Rotich eyes syn­di­cated loan ahead of Eurobond

Business Daily (Kenya) - - FRONT PAGE - Kevin Mwanza­tion­

The Na­tional Trea­sury said yes­ter­day it was con­sid­er­ing tak­ing an­other syn­di­cated loan ahead of a planned is­suance of an­other Eurobond to re­fi­nance an­other loan whose Oc­to­ber ma­tu­rity was ex­tended by six months.

Trea­sury sec­re­tary Henry Rotich said the ma­tur­ing date for the $750 mil­lion (Sh77.25 bil­lion) syn­di­cated loan taken in 2015 was ex­tended to April next year to give room for a re­fi­nanc­ing plan.

“We have ex­tended it to al­low for a re­fi­nanc­ing ar­range­ment,” Mr Rotich said at a Press brief­ing in Nairobi.

“We took the op­tion of syn­di­ca­tion as we wait for op­tions. But if we is­sue a bond early, it can re­pay that,” he added.

Close to 10 per cent of the lenders that par­tic­i­pated in the 2015 syn­di­cated loan were paid on Oc­to­ber 27, while the rest opted to wait. Mr Rotich said this means a slightly

higher in­ter­est rate on the re­main­ing amount of the debt. Kenya is­sued a de­but Eurobond worth $2 bil­lion in June 2014 that was over­sub­scribed, al­low­ing it to get a bet­ter in­ter­est rate than other sub-sa­ha­ran Africa is­suers such as Ghana and Zam­bia.

Pro­ceeds from the Eurobond were partly used to re­tire a $600 mil­lion syn­di­cated loan, whose ma­tu­rity was ex­tended by three months, and other bud­getary spend­ing, in­clud­ing in­fra­struc­ture projects.

In March, Kenya bor­rowed Sh82 bil­lion ($800 mil­lion) in a syn­di­cated loan from a con­sor­tium of four banks – Stan­dard Char­tered, Stan­dard Bank, Citi and Rand Mer­chant Bank. The coun­try’s dol­lar stock rose sharply in the first quar­ter driven by $2.24 bil­lion for­eign loan in­flows con­sist­ing of $986.9 mil­lion (Sh101.88 bil­lion) loan from the Chi­nese gov­ern­ment, $800 mil­lion (Sh82.58 bil­lion) syn­di­cated com­mer­cial loan and $450 mil­lion (Sh46.45 bil­lion) loan from Pref­er­en­tial Trade Area and African Ex­port Im­port Bank, ac­cord­ing to the Trea­sury’s pub­lic debt records.

Mr Rotich said the Trea­sury was as­sess­ing the in­ter­na­tional debt mar­ket for a good tim­ing to en­ter for an­other Eurobond.

“When we en­tered in 2014 we got a good deal. If we en­ter the mar­ket right now the cost will be high,” he said, adding that a pos­si­ble rat­ing down­grade by Moody’s will not change much.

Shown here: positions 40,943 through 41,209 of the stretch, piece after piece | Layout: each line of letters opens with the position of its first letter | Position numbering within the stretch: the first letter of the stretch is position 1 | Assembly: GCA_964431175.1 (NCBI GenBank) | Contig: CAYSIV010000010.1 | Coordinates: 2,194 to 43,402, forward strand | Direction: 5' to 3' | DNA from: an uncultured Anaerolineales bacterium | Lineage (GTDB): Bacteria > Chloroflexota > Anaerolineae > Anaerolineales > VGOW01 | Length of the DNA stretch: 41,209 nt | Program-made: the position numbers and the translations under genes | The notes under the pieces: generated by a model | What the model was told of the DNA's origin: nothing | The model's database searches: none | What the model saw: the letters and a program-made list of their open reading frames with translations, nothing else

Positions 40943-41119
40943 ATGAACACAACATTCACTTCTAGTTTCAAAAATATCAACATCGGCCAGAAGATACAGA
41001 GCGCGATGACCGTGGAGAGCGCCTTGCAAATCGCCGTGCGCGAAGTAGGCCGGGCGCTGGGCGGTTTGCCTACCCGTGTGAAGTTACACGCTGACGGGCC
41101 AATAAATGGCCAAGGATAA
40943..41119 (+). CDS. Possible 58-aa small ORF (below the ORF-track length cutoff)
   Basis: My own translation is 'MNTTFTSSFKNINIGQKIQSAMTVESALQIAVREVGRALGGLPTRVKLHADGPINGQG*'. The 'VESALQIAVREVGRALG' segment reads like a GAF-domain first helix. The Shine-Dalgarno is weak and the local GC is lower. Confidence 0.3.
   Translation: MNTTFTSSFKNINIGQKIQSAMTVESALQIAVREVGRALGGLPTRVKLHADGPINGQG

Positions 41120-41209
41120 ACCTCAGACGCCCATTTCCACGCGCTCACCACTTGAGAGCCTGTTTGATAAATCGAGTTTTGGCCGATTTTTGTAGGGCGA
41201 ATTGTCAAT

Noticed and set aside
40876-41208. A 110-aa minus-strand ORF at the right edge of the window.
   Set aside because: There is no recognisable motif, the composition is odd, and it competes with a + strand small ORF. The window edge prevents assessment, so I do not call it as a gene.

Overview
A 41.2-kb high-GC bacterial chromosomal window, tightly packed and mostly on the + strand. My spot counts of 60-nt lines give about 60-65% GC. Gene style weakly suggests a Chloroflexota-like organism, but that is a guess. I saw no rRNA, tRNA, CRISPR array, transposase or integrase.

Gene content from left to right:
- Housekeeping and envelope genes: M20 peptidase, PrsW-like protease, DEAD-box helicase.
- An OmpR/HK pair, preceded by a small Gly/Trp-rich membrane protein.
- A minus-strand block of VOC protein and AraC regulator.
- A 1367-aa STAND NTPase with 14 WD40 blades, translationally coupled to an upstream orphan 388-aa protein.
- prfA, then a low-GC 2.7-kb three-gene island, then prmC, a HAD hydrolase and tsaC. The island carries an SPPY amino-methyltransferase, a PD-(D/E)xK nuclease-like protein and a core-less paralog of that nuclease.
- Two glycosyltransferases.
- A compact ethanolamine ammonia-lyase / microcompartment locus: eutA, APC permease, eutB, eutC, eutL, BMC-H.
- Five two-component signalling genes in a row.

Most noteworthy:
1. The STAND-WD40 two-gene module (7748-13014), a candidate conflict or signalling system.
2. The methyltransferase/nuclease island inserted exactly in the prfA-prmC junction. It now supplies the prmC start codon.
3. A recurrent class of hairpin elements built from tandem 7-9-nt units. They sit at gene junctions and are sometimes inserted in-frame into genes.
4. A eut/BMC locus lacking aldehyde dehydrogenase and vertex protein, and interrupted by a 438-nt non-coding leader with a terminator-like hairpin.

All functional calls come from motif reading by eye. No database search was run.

The global rat­ing agency last month said it was look­ing at cut­ting Kenya’s credit rat­ing from B1 due to per­sis­tent deficits as high bor­row­ing costs con­tin­ued to push it deeper into in­debt­ed­ness.

Mr Rotich said Kenya had only con­tracted Stan­dard & Poor’s (S&P) and Fitch to pe­ri­od­i­cally gather data from Trea­sury and that Moody’s was most likely ‘do­ing a desk job’ on the coun­try’s debt.

The gov­ern­ment has strug­gled to con­tain its ex­penses and meet its rev­enue tar­gets, a sit­u­a­tion that was made worse by pro­longed drought ear­lier this year and a po­lit­i­cally charged en­vi­ron­ment that took it off the pol­icy track.

The rapid rise in Kenya’s pub­lic debt to more than Sh4.4 tril­lion at a time when the tax­man is strug­gling to meet his tar­gets has raised fears over sus­tain­abil­ity of the loans.

A Bud­get Re­view and Out­look Pa­per (BROP) re­leased in Septem­ber showed that pub­lic debt to GDP ra­tio was ex­pected to rise to 59.0 per cent, from a pre­vi­ous tar­get of 51.8 per cent.

It also showed that Kenya’s fis­cal deficit tar­get had been re­vised to 7.9 per cent in the 2017/18 fis­cal year, from a 6.2 per cent, after rev­enue col­lec­tion fell 3.7 per cent short of tar­get.

Mr Rotich said tax ex­emp­tions given to im­porters of food such as maize and sugar in the first half of this year to help mit­i­gate the ef­fects of a se­vere drought in the horn of Africa, had con­trib­uted to a Sh40 bil­lion short fall in rev­enue.


DEBT Trea­sury sec­re­tary Henry Rotich.

EX­PENSES Na­tional Trea­sury build­ing in Nairobi. -FILE

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